Wouldn’t it be great if there were a “Good Housekeeping” Seal of approval for audiologists? In my latest post for Ida Institute, I describe what they hope will become the standard benchmark of quality for person-centered care in audiology. I share an excerpt from the piece below. To read the full article click here.
When my audiologist retired a year ago, I was devastated. We had invested a lot of time together to find the right programming for my hearing aids and had built a strong working relationship. She was caring, knowledgeable, and always willing to help. She understood my hearing challenges and partnered with me on my communication priorities. How could I replicate this positive dynamic with someone new?
As time passed, I felt more confident. I was no longer an inexperienced hearing aid wearer and knew what I required from an audiologist and how to ask for it. This included many of the components of person-centered care I highlighted in my recent blog series on this topic. I was looking for an audiologist who:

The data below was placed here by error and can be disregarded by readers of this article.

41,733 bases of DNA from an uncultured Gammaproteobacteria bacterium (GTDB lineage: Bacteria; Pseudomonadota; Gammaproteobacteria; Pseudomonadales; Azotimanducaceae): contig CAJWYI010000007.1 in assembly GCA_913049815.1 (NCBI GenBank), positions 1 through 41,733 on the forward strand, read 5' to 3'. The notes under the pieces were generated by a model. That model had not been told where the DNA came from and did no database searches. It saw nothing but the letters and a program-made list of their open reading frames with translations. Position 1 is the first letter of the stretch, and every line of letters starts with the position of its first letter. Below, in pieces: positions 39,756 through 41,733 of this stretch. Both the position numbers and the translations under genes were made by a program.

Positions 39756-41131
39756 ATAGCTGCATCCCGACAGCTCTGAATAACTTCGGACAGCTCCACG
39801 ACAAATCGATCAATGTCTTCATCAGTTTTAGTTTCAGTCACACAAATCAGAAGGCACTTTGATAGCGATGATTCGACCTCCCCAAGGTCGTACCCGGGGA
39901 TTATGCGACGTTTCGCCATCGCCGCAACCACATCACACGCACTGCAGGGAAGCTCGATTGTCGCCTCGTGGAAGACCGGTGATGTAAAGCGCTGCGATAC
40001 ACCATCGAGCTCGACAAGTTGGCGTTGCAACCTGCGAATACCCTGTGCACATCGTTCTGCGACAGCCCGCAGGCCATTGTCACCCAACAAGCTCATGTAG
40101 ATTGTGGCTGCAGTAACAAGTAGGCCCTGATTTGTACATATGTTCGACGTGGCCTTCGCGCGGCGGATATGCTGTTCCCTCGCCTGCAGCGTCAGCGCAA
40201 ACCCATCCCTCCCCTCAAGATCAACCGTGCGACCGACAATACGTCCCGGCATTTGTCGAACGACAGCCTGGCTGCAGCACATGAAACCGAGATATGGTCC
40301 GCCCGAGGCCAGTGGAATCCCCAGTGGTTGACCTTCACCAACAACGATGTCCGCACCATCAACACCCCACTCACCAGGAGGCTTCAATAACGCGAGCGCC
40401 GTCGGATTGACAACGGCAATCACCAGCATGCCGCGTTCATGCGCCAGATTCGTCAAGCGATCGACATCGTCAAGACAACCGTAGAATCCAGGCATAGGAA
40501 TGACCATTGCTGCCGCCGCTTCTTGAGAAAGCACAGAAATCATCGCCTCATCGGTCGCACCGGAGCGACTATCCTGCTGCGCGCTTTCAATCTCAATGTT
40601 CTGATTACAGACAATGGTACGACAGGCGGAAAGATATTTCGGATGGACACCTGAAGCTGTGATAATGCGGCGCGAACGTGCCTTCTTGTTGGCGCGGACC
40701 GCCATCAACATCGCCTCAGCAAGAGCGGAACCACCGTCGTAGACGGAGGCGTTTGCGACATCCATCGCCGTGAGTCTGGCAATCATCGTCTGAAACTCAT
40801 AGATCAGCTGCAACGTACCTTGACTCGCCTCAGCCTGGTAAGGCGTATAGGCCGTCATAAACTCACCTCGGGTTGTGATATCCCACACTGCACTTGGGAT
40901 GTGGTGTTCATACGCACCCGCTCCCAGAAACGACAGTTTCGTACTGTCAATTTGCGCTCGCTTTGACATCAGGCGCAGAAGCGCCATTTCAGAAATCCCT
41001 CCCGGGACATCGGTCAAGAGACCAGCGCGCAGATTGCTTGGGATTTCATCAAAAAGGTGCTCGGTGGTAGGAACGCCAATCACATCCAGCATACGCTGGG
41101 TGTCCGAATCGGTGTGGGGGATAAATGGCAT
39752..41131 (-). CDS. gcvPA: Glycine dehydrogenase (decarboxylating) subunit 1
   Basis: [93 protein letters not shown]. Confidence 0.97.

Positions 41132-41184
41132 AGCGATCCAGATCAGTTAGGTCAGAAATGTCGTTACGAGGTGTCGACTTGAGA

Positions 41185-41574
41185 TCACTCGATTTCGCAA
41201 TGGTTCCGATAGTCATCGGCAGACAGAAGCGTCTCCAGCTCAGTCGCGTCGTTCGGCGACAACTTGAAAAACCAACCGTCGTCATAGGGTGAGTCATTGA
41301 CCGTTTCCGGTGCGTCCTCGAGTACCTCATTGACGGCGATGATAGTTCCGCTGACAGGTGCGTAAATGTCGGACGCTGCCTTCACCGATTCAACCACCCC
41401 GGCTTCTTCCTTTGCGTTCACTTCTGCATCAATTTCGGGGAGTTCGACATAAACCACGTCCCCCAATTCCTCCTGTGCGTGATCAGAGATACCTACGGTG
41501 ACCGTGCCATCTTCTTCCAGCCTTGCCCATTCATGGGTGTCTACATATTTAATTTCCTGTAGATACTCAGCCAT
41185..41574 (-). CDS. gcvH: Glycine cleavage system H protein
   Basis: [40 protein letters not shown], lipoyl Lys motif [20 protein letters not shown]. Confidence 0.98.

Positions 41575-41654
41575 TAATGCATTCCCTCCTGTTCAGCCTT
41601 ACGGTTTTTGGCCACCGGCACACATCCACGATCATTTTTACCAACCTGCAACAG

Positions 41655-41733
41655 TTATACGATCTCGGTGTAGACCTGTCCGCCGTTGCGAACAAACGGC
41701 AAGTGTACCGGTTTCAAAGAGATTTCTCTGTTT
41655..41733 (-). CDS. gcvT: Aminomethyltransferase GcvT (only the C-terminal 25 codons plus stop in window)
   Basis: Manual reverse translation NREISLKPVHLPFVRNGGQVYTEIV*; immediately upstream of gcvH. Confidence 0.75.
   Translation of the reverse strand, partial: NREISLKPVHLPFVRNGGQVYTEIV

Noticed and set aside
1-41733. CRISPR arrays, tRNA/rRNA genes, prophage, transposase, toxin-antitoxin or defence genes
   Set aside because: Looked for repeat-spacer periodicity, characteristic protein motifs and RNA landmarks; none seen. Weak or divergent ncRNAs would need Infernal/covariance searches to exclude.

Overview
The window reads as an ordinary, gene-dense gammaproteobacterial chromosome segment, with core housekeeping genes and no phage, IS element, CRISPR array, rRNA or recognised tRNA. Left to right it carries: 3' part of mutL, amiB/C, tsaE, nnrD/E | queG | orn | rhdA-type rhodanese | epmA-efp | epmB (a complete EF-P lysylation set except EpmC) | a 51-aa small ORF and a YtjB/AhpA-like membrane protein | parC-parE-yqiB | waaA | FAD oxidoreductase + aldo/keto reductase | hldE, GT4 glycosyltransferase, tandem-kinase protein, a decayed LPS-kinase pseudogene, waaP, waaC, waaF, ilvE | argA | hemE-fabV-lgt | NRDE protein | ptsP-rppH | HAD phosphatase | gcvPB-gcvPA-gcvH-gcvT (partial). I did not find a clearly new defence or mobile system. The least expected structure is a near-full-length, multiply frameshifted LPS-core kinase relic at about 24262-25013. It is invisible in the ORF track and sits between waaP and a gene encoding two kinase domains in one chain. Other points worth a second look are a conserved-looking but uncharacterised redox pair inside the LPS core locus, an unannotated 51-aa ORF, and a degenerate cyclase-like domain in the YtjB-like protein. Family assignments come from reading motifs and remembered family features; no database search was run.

- Listens to my particular hearing needs and focuses my care around those.
- Runs a hearing loss friendly office with a receptionist I can understand.
- Champions new technologies in both hearing aids and assistive listening devices.
- Believes best practice communication tools are just as important as technology.
Finding the right person was still difficult. I checked online listings for audiologists in my area, but the metrics presented did not include person-centered care. I reached out to my local hearing loss friends, but many were not satisfied with the care they received and suggested I look elsewhere.